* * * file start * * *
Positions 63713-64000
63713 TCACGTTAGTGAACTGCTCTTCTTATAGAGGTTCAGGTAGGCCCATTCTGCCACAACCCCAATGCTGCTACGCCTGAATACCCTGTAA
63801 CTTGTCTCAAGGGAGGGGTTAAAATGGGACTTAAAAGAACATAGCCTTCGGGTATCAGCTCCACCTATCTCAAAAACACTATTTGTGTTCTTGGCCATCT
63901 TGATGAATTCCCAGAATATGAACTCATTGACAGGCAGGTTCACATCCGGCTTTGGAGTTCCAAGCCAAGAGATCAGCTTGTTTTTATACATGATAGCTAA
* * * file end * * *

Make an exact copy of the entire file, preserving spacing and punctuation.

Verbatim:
Positions 63713-64000
63713 TCACGTTAGTGAACTGCTCTTCTTATAGAGGTTCAGGTAGGCCCATTCTGCCACAACCCCAATGCTGCTACGCCTGAATACCCTGTAA
63801 CTTGTCTCAAGGGAGGGGTTAAAATGGGACTTAAAAGAACATAGCCTTCGGGTATCAGCTCCACCTATCTCAAAAACACTATTTGTGTTCTTGGCCATCT
63901 TGATGAATTCCCAGAATATGAACTCATTGACAGGCAGGTTCACATCCGGCTTTGGAGTTCCAAGCCAAGAGATCAGCTTGTTTTTATACATGATAGCTAA